How to Ride a Triathlon Bike

Training for the bike ride section of a triathlon
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The bike segment of any triathlon race is the longest and most grueling of the three disciplines and is sandwiched between the swimming and running segments. It’s also the most critical of the three segments for winning the race, as this is the part where you can lose or make up for the most time. If you are training for a triathlon, you need to excel at the bike ride segment to improve your chances of winning the race or finishing in a strong position.

How to Ride a Triathlon Bike

Most athletes don’t know how to ride a triathlon bike, and you must train on it regularly so that you are comfortable riding the bike for long distances. You will gradually need to improve your times as well, but that comes later. We will share some of the top tips for riding a triathlon bike designed to help improve your performance for the race. Here is how you should ride a triathlon bike:

1. Add Aero Bars

Time trial bikes that are triathlon-specific are much different than traditional road bikes as they have tighter geometrics. The compact frame of a triathlon bike helps you get your body into an aerodynamic position so that you cut down on drag. The aerodynamic construction of these bikes improves your time as you can ride faster on the course and put up great times. However, these bikes are also more expensive than traditional road bikes and are generally not required for beginners training for a triathlon.

You don’t need a triathlon bike if you are a beginner. You can make simple modifications to your road bike and practice on it. The best modification you can get for your road bike is to put aero bars on it, essentially two metal bars that have pads at the closest ends to the rider. These can be clipped onto the regular handlebars and allow your body to drop into an aerodynamic position. You can rest your elbows on the pads and point your arms forward so that your body is tucked in and allows you to ride at maximum speed.

1. Ride in a Tucked in Position

You may feel unbalanced and awkward at first when you are in a tucked-in position. However, you must train to ride your bike in an aerodynamic position, which means your forearms and elbows should be pulled in and rest on the pads. When you practice riding your bike in this position, putting up faster bike ride times become easier. You will also be more comfortable and at ease on race day and breeze past competitors who haven’t trained to ride in an aerodynamic position.

When training to ride with aero bars safely, you should practice in parks and bike paths where you won’t come across any stoplights. When training and racing, you should drop into the aerodynamic position on gradual climbs and flat sections where there won’t be many turns.

2. No Riding with Tippy-Toes if You Want Good Form

The perfect pedaling speed that you should aim for when learning how to ride a triathlon bike is to aim for 90 revolutions per minute at an easy and light gear. You can test it with a simple computer instead of counting it out. Anything less than that, and you will be overexerting yourself as you will be trying to push a bigger gear without needing it. It would be best if you also aimed not to ride on your tippy-toes, as you won’t attain much speed, and your balance will be out of equilibrium.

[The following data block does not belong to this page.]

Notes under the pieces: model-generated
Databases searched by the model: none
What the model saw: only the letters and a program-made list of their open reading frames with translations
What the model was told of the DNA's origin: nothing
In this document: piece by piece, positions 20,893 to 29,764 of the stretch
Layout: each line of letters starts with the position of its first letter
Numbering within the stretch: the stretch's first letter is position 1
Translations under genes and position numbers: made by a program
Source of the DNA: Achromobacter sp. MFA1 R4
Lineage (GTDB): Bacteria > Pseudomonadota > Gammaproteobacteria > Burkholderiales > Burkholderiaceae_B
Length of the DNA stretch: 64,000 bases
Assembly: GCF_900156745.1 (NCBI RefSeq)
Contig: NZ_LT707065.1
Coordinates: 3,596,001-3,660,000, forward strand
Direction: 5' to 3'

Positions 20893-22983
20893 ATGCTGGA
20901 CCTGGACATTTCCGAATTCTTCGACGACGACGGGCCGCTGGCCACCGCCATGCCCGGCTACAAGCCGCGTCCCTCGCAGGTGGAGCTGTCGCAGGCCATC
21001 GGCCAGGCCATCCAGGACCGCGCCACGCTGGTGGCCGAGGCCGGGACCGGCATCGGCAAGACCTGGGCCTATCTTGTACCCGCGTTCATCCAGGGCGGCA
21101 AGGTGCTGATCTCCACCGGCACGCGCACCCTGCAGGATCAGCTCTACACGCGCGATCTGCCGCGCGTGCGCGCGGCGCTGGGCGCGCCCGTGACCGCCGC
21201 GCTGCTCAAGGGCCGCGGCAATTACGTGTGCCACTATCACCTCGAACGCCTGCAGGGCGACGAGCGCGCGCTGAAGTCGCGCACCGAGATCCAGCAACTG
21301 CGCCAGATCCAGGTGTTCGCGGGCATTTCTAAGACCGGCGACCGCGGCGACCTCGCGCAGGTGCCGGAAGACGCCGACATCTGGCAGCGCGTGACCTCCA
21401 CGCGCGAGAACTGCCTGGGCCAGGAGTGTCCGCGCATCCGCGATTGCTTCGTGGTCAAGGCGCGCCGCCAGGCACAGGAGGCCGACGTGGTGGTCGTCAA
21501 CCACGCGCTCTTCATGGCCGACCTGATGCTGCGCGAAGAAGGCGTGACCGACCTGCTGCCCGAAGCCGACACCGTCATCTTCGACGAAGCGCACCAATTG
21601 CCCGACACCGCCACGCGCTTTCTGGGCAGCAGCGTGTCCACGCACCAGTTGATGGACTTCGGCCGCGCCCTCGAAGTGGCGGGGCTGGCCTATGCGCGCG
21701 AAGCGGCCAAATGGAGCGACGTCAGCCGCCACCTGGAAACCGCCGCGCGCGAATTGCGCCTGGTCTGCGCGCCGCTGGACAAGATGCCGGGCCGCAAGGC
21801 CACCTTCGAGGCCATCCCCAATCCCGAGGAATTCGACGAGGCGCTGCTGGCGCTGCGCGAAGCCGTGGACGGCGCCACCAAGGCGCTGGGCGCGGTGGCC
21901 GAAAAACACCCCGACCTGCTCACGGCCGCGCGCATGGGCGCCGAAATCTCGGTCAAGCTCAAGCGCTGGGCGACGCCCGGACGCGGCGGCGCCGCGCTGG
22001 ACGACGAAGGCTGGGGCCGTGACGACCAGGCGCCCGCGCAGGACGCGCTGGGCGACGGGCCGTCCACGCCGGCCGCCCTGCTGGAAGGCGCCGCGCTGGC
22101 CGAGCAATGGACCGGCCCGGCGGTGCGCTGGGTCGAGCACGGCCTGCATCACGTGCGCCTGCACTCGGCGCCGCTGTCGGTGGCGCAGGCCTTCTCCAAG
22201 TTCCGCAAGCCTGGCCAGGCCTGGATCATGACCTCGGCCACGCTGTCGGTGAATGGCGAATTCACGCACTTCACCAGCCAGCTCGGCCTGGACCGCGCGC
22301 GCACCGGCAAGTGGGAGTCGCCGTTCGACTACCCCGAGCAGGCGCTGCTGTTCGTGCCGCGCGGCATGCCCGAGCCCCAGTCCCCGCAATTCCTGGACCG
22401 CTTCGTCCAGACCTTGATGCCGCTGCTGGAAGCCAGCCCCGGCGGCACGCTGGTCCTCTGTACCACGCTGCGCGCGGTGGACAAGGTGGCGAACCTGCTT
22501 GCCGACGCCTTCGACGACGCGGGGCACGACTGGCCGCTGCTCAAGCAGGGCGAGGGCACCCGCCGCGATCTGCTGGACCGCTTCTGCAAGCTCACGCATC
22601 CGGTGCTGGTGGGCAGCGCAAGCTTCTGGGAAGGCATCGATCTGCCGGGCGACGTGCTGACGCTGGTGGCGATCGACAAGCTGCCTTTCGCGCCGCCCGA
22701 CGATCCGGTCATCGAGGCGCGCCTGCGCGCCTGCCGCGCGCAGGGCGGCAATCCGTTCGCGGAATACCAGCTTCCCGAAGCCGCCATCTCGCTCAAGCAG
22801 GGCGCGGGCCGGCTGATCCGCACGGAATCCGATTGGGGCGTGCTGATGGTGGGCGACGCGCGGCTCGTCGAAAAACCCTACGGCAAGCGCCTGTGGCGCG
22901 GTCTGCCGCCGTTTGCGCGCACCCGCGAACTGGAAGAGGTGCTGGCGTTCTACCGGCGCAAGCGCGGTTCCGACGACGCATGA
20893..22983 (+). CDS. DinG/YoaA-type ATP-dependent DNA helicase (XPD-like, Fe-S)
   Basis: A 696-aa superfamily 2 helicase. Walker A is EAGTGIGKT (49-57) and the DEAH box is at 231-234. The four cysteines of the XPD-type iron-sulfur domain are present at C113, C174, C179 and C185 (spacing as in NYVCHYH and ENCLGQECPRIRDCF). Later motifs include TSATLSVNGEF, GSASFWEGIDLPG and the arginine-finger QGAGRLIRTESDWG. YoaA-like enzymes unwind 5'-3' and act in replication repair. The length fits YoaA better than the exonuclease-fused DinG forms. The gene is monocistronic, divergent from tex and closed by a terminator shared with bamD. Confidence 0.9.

You should bring your heels down when pedaling, as riding with your heels level with your toes helps to engage the gluteal muscles that allow you to achieve maximum power. You also want to keep your upper body as still as possible because swaying back and forth will hamper your speed, and you will be wasting needless energy.

3. Understand the Course

You need to understand the limits of the racecourse you will be riding on during your triathlon race so that you can train for the challenges that come your way. You will need to model your entire training regimen on the racecourse to ensure you are ready for it on race day. If the course is flat, you should do interval training on flat courses. If the course is hilly, you must ride on hills to build your power and train appropriately for how much energy you will exert.

After understanding the racecourse for your triathlon race, you give yourself a distinct advantage over other competitors. You will be familiar with the course’s challenges and can easily withstand any obstacle while also giving yourself the best opportunity to post a fast time.

4. Ride Twice Every Week

It would be best if you tried to ride your bike at least twice every week to build up your stamina for the race. One ride should be a more extended, aerobic effort to build up endurance, and the second ride should be at a challenging pace, where you are exerting yourself and breathing heavily. If you’re new to cycling, you shouldn’t push yourself too hard on the second ride and slowly build up to a pace you are comfortable with.

You can ramp up your efforts and start practicing harder with shorter and more intense workouts so that you can build your endurance and set the pace for the race.

Our Final Thoughts

Training to ride a triathlon bike is not the easiest thing you will ever do, and it will take you a lot of time and effort building up to race day. However, once you get comfortable with your bike and start pushing yourself in training, you will give yourself a distinct advantage on race day.

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